[clickToTweet tweet=”Let the designer do their thing and deliver the best outcome they can.” quote=”Let the designer do their thing and deliver the best outcome they can.”]
It sucks to see ‘professionals’ fluff their proposals and contracts so it looks like a lot more is being done than what actually is. Maybe it’s a psychological thing for value? I don’t know, but if you see something that you don’t understand or seems a little off, make sure you ask questions!
Some of the things that we address in proposals when we need them are what’s included, but also what’s not included.
This simple addition clears up any confusion from the start. The worst thing you can do is assume. That leads to a break down in expectation, which then leads to a fall out in communication, which then leads to a BAD OUTCOME!
[clickToTweet tweet=”The worst thing you can do is assume. ” quote=”The worst thing you can do is assume. “]
Ask questions. Ask as many questions as you can possibly think of until you fully understand what it is you’re getting and what you’re investing in. Don’t be nervous, it’s our job to make sure you’re comfortable with the service we provide.
Don’t Slack On Payments
For some reason, when it comes to services, everyone always feels funny when it comes to the money talk. Keep in mind that web design is a business just like the business you run. When you work on a service for a client, you expect to get paid. This is no different.
Depending on the relationship you have with your web designer, there can always be some leeway here and there, but a part of the mutually beneficial relationship web designers have with other businesses, it’s proper to pay invoices on time.
Remember when I mentioned trust a little while ago? Well, part of building that trust with someone is knowing that after they work there but off, that they’ll get paid for it. Leaving someone waiting for a payment after they did work is not a great way to start any type of long term relationship. In fact, it’s a pretty quick way on the ol’ ‘bad outcome’ express train.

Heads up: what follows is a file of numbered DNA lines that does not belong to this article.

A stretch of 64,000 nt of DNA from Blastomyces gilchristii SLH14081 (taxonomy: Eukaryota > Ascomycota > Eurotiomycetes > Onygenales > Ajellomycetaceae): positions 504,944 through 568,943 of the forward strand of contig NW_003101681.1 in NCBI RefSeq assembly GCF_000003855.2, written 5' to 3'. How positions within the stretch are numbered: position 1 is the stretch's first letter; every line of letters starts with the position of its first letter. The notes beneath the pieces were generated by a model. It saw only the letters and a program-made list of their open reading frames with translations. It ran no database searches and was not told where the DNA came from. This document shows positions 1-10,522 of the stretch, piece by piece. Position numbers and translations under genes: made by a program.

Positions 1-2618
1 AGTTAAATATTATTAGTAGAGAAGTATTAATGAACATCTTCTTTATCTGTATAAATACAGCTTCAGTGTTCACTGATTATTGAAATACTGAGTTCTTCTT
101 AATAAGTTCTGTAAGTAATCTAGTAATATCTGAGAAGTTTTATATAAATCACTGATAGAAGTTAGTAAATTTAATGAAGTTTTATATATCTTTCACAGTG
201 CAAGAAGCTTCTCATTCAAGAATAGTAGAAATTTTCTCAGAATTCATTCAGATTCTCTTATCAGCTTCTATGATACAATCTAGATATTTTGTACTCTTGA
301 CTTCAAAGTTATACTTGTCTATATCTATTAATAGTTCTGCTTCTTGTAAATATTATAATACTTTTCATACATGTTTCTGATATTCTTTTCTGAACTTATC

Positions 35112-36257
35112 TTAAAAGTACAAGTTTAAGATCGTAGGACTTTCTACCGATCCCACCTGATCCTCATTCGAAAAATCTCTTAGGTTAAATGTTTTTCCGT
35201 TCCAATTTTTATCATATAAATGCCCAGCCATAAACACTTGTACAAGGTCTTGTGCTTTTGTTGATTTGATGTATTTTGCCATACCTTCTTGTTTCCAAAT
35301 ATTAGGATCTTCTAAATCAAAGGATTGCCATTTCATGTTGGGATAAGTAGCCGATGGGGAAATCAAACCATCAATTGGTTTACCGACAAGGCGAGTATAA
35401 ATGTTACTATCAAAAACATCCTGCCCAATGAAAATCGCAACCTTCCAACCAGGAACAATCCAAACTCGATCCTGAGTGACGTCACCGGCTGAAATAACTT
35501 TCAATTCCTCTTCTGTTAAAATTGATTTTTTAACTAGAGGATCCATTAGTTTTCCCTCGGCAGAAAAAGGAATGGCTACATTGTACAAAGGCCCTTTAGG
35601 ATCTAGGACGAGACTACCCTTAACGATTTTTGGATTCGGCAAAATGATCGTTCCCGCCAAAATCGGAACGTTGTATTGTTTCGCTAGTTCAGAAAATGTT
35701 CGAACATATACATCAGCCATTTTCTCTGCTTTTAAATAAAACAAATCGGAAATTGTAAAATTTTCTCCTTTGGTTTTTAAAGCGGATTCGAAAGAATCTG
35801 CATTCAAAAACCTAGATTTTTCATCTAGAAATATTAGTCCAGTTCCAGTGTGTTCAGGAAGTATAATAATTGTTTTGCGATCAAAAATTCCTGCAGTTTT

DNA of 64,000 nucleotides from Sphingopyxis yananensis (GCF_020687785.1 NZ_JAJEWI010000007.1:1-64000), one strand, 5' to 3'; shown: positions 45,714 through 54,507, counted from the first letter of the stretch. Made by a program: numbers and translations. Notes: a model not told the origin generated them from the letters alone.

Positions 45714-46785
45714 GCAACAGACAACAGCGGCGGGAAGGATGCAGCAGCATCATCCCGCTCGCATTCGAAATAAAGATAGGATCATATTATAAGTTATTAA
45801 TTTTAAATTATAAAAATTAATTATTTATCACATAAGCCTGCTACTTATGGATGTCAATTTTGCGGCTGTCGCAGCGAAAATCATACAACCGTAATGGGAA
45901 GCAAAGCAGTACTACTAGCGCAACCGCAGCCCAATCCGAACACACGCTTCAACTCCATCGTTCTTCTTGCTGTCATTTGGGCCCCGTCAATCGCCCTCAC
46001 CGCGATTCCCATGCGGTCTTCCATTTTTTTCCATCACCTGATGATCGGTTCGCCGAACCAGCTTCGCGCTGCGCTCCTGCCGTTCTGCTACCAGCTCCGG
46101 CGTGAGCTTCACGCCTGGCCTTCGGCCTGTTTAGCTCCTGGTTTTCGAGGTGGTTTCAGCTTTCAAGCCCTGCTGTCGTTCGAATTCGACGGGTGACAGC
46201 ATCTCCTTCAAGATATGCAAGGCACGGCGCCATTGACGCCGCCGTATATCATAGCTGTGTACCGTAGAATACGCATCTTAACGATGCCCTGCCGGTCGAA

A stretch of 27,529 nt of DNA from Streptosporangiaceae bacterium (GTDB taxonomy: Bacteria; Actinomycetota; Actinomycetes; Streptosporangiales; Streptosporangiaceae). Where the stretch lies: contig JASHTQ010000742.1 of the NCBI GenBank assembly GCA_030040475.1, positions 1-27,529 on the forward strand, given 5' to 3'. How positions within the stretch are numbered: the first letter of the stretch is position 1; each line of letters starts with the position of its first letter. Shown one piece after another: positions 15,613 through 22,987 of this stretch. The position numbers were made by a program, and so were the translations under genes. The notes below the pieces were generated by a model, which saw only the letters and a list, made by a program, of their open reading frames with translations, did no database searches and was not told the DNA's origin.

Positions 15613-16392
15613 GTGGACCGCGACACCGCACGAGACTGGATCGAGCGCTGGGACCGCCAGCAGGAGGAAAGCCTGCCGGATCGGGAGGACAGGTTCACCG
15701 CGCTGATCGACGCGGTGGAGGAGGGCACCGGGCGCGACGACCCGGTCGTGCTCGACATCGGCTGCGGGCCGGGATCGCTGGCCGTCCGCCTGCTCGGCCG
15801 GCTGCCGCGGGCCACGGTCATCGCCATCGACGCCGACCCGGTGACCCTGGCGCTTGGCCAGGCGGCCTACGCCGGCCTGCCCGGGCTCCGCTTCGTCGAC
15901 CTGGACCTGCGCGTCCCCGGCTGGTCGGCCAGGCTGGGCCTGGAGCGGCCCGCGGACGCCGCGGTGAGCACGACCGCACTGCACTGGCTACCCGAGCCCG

Be Respectful and Understanding
Making changes on a website and working in marketing is not a quick ‘easy button‘ fix. These things take time, code, and a big understanding of what’s under the hood. Many web professionals spend years honing their craft.
It’s our job to understand what types of plugins may conflict with others, what can and can’t be updated right away, what obstacles we may face when working with certain themes and frameworks.
This is all a part of the job, and it isn’t very easy. With the release of page builders and a mix of DIY systems out there, it may seem like anyone can just build a website and be done with it. But there is no magic bullet to get clients and similar to what I said before, just because something looks pretty, doesn’t mean it’s going to work well for your business.
I’ve been in situations where I had clients that were just flat out disrespectful with comments like “is that all you did?” or no understanding by saying things like “it’s just a simple button, can’t you just add it?”
Certain web builds have limitations to them. Sometimes, it is a simple add, but depending on how your site was built, sometimes a 5-minute simple job can turn into a complex 3-hour job. But those are the things that we’ll deal with and try out best to help you understand.
But always remember, more than just providing a service, the most important thing in the relationship between the web designer and you is…